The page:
Creepshow (1982)
Directed by George A. Romero
Written by Stephen King

As Spielberg and Lucas returned to their childhood thrills with the Indiana Jones movies, so here do Stephen King and George Romero, but for them it's not old adventure serials, but the old E.C. horror comics.

Like Raiders of the Lost Ark, Creepshow is certainly a hell of a lot more famous than it should be. It somehow manages to intend its ridiculousness, yet still be ridiculous for a lot of other reasons. But most of it is so thoroughly memorable that the camp factor eventually gives way to a classic-ness that might have more to do with people's childhood memories of cable-TV than anything else.

The film contains five segments, all written by King in an intentionally cheesy faux-Poe style, and directed by Romero with a careful eye for the staging, pacing, and visual presentation of the E.C. comics. A few moments are genuinely scary, but mostly this is a love letter to that genre with tongue firmly in cheek.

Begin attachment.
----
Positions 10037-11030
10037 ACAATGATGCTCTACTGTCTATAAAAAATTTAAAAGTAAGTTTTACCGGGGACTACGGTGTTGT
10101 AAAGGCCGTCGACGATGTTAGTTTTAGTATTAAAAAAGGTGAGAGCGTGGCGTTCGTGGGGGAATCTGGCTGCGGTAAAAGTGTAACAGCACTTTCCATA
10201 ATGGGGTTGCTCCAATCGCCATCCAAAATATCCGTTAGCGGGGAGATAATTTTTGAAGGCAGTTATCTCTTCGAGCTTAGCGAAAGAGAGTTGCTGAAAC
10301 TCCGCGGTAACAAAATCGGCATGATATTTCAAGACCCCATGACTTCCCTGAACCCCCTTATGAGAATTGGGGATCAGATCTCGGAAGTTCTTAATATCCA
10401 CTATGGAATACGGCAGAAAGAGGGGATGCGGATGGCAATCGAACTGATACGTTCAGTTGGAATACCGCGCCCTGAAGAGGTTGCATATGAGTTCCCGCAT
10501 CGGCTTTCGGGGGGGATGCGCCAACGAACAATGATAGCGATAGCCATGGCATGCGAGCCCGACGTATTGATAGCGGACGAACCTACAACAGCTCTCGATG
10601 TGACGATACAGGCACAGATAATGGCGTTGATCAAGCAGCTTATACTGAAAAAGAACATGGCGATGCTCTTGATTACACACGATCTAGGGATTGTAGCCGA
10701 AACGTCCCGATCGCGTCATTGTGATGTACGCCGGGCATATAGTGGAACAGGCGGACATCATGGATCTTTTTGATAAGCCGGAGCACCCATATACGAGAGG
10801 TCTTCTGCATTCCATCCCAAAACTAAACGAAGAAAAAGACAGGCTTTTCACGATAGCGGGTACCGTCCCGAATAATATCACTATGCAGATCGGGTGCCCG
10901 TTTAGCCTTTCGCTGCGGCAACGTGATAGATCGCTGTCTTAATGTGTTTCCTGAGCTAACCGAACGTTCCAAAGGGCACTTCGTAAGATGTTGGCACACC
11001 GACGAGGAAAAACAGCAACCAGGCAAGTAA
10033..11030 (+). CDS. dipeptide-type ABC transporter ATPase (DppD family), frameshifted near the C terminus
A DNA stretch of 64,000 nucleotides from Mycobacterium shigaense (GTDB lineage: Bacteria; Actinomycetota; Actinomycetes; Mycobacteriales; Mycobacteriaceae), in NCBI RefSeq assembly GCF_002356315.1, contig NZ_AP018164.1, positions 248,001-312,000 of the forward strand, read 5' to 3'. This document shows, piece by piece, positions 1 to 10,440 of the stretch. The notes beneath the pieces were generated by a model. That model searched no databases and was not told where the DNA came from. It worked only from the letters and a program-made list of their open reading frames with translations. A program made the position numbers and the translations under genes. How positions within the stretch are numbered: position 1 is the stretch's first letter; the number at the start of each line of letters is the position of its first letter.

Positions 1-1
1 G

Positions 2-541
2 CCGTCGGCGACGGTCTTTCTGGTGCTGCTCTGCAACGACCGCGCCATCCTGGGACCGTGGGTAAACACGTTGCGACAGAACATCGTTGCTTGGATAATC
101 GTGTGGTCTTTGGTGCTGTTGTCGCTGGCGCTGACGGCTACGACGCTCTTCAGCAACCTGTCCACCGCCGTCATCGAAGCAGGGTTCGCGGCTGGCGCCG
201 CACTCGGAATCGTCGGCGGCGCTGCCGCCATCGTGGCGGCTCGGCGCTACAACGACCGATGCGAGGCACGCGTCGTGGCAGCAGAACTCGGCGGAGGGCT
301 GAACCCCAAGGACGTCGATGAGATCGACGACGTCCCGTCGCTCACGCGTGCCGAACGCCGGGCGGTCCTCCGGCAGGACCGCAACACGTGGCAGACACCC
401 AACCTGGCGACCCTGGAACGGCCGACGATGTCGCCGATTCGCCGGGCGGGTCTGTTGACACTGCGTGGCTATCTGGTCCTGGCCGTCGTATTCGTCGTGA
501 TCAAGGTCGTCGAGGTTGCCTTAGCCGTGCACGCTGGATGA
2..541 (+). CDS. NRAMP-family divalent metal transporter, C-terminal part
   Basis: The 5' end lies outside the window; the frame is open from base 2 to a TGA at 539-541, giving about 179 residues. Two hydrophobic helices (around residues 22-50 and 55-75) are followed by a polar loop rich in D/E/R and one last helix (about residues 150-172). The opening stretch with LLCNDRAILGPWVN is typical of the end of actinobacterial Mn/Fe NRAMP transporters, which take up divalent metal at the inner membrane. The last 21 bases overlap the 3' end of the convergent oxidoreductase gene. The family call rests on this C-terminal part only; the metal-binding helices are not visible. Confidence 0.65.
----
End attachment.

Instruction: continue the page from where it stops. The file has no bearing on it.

I saw this a number of times in the mid-80s, and watching it again now, at perhaps its least culturally relevant moment, I was suprised by how much of it I remembered vividly. Who can forget the image of Ted Danson being buried up to his neck by Leslie Nielsen, much less Danson returning as a zombie? Or E.G. Marshall's dead body bursting with cockroaches? Or Adrienne Barbeau's bitchy character getting her just desserts at the hands of Hal Holbrook's boxed-up rage monster? Or Ed Harris being crushed by a different zombie who has come back for Father's Day cake? Or Stephen King himself blowing his head off with a shotgun after turning into a giant plant?

Pretty good yarnage. I must say, though, this time around I had a vague feeling of suspicion the entire time, like I was being gypped out of something intangible … perhaps it's just that, like arcade games and furtive masturbating, this movie makes a lot more sense when you're about 12.

Review by Jessica Tamponi